Chart of the Month
While monthly wage data for Japan is notoriously erratic, it is difficult to dispute the steady acceleration of the wage bill over the past 2 years. With labour shortages widespread, companies are offering more full-time contracts to part-time workers as a retention strategy. There have also been boosts to the overall wage bill as more workers have transitioned from irregular to regular employment, a furtively rising migrant population, higher bonus payments and the response to PM Abe’s tax incentives linked to pay growth. Scheduled cash earnings have recorded six consecutive months of stronger readings, averaging above 1 per cent annual growth. Finally, we have lift-off.
Since the global financial crisis, growth stocks in the S&P500 have noticeably outperformed their value counterparts, measured on a return or price index basis. The paucity of meaningful stock price corrections in the past 9 years has not provided the usual opportunities for value stocks to recover ground. To the extent that this is an unintended consequence of post-crisis US monetary policy, the unwinding of this policy invites a market reset that restores hope to value investors.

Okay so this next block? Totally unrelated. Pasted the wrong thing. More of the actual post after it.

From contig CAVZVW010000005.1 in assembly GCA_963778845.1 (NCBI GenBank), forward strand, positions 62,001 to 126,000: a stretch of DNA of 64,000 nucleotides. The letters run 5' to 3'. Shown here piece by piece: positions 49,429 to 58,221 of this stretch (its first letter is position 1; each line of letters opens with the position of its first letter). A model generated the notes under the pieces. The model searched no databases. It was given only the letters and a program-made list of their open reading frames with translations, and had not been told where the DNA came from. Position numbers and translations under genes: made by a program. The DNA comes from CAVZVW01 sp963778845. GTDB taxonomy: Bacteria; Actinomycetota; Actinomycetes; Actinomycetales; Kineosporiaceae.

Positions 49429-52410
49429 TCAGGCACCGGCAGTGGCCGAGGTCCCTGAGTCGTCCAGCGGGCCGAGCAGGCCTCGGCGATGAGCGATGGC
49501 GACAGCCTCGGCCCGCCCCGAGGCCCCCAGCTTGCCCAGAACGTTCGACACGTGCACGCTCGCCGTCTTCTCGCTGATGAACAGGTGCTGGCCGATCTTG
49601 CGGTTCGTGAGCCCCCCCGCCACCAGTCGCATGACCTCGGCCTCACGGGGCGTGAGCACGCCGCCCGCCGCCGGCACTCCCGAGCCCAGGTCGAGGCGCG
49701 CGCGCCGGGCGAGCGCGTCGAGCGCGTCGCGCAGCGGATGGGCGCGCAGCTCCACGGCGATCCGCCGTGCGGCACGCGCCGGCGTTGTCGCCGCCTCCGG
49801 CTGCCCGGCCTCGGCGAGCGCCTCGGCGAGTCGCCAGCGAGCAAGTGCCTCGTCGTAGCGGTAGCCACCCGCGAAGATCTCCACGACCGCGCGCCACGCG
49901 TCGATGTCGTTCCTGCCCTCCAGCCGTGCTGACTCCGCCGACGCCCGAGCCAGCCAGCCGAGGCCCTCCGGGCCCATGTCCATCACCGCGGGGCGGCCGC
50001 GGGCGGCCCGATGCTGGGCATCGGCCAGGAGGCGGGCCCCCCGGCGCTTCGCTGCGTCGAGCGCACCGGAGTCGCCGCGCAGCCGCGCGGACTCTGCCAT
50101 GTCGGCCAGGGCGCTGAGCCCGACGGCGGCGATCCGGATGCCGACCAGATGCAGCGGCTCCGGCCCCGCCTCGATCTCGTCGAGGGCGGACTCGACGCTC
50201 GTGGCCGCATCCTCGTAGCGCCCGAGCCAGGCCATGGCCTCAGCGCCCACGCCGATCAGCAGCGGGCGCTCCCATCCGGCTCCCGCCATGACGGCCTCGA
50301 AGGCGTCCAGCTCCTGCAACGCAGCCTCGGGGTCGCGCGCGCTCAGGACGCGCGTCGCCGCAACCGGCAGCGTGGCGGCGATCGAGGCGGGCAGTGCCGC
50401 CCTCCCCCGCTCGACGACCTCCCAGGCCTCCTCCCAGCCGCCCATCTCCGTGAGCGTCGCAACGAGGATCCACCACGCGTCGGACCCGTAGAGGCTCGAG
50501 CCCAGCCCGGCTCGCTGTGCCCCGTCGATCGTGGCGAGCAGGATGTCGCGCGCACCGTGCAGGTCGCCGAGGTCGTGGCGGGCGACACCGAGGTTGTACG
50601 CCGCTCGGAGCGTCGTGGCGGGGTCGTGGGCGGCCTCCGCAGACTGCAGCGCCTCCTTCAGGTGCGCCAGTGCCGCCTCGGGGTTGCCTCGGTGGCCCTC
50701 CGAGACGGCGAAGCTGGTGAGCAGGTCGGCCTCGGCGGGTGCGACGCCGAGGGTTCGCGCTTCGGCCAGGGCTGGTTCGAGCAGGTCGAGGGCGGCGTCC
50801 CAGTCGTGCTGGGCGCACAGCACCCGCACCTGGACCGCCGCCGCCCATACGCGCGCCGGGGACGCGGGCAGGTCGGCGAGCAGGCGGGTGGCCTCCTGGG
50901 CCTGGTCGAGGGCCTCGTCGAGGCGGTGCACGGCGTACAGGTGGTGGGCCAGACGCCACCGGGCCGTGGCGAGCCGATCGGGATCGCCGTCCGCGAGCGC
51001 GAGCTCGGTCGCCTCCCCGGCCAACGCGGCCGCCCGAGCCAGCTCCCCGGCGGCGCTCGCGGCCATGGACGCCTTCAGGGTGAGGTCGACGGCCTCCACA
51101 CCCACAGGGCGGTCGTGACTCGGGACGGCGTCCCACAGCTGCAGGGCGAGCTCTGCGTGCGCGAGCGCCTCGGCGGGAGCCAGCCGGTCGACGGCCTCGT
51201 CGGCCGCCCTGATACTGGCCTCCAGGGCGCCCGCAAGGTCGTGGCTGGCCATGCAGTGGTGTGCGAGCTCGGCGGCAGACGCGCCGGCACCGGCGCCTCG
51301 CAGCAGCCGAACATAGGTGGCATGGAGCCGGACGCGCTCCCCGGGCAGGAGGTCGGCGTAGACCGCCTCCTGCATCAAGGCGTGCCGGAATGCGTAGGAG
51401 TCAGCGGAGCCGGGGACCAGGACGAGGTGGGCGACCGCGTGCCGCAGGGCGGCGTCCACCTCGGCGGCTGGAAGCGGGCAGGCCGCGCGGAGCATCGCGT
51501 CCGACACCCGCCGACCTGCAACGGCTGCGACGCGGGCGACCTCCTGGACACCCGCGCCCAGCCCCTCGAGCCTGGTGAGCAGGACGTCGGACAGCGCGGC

Germany, which implemented the Hartz reforms more than a decade ago, has achieved an impressive increase in labour participation from 65.2 per cent 2005 to 75.7 per cent in the first quarter of 2018. In stark contrast, the employment rate in France (65.2 per cent) and Italy (58.2 per cent) has stagnated over the past 15 years. This is clearly an unsustainable situation and both governments must seek to increase the youth (15-24) and elderly (55-64) workforce participation ratio in order to regain some productivity and higher growth expectations. Both France and Italy need to overcome significant obstacles in coming years if they are to stabilize their government finances and reduce their debt-to-GDP ratios.
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